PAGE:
Asset management essential to small town sustainability

Posted on Wednesday March 28, 2018 at 03:04PM

In Saskatchewan, many of our communities rely on volunteer boards to run our facilities. The rink, the pool, the park, and so many other amenities rely on volunteers to contribute endless free hours of labor for  fundraising, and general management. These groups of people are passionate about their cause, and are known to raise huge amounts of money so that the rest of the community can enjoy the amenities the town, village or hamlet has to offer. So great has our community dependency become on our volunteers, that the care and maintenance of the these town-owned facilities are seldom even included on the town's capital plan.

We shouldn't really be surprised. Financial statements from volunteer run facilities are not part of the Town's decision making processes when it comes to capital planning resulting in communities taking an arms-length approach to managing the asset. Eventually, though, volunteer groups are faced with the costs of repairs too big for them to handle, and that is when the trouble starts. The volunteer committee who has donated countless hours to the preservation and operation of the town owned facility feel entitled to have the Town pick up the tab for the major repair. The Town has not planned for this, and it creates a dilemma. There is a finite number of dollars, and several other facilities in need.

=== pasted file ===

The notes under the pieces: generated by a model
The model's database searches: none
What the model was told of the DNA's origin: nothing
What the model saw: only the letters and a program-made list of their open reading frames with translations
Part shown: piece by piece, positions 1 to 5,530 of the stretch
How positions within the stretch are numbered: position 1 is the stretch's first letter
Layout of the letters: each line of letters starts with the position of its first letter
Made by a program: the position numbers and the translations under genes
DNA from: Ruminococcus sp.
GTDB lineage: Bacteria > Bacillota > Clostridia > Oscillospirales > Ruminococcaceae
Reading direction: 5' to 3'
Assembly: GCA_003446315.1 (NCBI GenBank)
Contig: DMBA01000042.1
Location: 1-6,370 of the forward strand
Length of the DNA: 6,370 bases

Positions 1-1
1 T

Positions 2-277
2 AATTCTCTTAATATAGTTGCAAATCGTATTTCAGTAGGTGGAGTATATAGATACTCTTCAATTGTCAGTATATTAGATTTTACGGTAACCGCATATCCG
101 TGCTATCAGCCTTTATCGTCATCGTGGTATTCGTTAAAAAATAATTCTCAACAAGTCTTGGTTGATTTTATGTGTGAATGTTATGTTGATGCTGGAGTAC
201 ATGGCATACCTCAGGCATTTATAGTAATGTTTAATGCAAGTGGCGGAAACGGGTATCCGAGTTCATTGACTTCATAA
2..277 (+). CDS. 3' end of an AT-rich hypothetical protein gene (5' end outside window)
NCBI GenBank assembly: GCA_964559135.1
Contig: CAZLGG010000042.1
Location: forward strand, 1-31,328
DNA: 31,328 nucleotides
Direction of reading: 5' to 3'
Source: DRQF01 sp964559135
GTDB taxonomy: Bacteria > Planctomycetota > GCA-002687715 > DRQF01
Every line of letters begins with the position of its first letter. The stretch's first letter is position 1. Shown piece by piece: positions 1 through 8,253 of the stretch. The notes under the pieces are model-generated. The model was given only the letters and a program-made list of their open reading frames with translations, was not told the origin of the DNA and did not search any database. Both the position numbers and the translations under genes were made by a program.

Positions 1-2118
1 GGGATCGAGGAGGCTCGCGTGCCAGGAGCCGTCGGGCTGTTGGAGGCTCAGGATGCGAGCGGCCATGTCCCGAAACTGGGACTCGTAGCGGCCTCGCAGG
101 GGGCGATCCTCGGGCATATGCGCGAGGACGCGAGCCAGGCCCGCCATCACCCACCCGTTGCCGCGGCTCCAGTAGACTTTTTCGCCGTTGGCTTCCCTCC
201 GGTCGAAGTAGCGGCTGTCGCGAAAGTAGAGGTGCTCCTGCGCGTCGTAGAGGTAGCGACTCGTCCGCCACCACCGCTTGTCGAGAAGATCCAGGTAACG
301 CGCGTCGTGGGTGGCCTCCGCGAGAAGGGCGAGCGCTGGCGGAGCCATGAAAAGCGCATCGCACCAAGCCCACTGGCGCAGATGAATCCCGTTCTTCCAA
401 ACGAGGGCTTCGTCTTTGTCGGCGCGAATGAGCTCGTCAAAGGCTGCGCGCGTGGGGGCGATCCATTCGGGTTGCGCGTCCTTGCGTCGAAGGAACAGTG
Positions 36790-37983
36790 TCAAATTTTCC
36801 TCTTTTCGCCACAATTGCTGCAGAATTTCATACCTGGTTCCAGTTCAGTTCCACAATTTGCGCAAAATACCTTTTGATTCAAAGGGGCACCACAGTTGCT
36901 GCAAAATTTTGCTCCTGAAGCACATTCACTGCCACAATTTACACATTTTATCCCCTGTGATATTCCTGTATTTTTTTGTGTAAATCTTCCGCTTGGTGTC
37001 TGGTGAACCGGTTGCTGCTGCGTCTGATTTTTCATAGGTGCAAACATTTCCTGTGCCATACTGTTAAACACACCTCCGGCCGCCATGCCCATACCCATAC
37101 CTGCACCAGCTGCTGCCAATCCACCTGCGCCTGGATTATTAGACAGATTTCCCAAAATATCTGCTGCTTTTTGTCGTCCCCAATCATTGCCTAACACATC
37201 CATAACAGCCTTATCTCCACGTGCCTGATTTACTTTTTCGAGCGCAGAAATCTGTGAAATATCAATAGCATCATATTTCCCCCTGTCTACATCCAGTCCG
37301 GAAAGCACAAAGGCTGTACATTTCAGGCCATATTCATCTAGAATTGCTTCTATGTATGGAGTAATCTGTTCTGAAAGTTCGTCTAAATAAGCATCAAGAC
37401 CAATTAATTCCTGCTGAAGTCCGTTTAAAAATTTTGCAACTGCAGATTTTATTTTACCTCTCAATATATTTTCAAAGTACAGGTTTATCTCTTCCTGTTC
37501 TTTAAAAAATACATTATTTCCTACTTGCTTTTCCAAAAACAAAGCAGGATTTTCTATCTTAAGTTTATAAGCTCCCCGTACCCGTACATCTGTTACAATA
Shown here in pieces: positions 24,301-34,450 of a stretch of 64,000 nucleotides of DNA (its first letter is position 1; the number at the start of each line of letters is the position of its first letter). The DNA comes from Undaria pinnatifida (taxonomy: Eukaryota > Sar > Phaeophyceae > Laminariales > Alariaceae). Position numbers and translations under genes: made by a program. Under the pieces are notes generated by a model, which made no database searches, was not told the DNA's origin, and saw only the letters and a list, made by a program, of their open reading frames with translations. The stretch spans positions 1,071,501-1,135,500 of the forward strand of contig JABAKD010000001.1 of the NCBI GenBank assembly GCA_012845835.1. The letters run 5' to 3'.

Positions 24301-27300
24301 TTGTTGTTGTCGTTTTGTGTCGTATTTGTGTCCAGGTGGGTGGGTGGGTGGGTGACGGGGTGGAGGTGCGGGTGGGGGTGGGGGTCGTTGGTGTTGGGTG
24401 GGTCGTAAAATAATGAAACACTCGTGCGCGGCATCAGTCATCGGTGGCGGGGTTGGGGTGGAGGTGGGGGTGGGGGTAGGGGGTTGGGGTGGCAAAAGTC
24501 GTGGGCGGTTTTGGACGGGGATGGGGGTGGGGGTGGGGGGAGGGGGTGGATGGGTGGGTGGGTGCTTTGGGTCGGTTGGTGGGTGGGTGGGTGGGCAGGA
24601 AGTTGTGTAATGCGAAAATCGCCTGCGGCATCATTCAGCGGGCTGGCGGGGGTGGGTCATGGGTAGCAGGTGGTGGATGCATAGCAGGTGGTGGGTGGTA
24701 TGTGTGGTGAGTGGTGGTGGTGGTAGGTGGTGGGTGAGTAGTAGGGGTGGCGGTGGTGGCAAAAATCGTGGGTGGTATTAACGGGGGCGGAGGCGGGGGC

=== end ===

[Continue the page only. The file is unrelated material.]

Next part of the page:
Small population communities do not have the tax base to spend based on reactions to crisis. Asset management done correctly provides Council with a snapshot of all of their community infrastructure, facility, and equipment and allows them to plan for the repairs, work with the volunteers to support fundraising, and apply for grants when they are available.

If you are interested in learning more, please call me.

1 306 575 8330

Author: Solomon Matthewson Consulting


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